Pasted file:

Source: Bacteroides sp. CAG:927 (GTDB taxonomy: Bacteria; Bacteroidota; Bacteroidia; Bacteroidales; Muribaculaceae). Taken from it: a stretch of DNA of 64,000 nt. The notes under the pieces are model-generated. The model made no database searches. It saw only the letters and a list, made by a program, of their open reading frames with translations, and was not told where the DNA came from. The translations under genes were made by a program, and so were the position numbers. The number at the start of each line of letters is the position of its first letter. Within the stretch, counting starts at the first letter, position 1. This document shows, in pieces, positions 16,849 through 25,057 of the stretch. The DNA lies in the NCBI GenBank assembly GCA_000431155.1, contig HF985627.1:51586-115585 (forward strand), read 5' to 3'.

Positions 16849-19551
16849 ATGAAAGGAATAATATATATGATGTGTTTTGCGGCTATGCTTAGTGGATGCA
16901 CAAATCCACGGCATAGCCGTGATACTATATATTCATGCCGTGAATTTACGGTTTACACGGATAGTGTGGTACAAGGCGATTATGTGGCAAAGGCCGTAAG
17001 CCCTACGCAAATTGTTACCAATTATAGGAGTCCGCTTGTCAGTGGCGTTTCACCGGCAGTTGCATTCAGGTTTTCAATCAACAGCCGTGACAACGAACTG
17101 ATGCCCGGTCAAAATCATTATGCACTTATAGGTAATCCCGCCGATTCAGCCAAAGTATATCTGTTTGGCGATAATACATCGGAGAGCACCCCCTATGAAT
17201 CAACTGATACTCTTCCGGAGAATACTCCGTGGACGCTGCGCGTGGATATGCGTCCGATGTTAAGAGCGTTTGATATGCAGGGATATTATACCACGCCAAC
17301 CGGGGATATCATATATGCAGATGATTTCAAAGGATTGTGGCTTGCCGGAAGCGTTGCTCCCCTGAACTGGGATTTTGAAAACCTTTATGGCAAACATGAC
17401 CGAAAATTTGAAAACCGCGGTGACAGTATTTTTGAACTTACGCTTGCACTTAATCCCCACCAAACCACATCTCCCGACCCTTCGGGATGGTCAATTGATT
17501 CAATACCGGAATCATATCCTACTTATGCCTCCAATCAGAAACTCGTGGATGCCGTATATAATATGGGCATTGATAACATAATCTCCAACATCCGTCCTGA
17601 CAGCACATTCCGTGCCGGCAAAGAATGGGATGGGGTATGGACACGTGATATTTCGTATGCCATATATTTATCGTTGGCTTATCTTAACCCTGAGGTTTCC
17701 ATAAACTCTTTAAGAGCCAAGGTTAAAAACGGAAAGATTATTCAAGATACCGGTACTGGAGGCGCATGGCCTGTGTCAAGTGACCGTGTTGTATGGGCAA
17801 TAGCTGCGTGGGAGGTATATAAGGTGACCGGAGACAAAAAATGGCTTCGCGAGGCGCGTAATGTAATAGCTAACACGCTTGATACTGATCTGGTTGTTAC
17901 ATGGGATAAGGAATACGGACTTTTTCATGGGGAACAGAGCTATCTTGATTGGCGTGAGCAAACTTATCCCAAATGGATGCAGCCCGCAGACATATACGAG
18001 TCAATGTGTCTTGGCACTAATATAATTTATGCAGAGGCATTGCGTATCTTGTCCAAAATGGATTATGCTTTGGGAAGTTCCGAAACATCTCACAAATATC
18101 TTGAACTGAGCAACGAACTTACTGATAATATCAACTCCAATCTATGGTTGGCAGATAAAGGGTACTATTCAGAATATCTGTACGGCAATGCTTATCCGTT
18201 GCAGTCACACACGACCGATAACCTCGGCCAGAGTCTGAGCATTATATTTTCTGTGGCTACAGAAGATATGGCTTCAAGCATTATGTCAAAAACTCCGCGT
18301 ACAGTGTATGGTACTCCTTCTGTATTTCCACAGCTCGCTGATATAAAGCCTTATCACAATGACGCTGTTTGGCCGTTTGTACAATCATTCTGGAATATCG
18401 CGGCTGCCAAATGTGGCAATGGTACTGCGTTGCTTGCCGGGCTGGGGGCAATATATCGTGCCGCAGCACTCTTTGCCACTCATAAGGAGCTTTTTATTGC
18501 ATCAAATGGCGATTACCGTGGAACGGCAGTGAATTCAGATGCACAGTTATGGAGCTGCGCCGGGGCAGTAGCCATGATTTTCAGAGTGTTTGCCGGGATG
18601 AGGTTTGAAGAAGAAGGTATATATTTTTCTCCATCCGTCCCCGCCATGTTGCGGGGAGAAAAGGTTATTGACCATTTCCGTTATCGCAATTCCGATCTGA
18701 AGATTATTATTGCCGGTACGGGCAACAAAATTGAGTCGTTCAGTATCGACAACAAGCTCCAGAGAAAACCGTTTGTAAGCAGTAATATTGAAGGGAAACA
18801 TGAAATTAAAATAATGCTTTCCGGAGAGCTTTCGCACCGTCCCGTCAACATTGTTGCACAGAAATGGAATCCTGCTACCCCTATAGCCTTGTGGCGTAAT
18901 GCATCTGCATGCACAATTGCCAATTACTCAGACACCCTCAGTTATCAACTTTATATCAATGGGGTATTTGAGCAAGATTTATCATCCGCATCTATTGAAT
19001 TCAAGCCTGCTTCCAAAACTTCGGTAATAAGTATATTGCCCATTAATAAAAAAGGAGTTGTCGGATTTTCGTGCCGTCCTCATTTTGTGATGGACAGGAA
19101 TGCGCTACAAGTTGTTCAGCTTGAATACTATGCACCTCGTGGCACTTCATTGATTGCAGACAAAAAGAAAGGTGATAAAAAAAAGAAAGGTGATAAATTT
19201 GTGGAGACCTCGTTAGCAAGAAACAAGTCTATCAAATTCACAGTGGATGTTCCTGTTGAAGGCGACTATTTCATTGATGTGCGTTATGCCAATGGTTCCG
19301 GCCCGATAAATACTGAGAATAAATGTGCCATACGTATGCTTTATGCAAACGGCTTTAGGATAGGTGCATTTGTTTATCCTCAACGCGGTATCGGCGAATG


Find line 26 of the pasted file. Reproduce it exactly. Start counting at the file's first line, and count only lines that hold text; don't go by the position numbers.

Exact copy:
19101 TGCGCTACAAGTTGTTCAGCTTGAATACTATGCACCTCGTGGCACTTCATTGATTGCAGACAAAAAGAAAGGTGATAAAAAAAAGAAAGGTGATAAATTT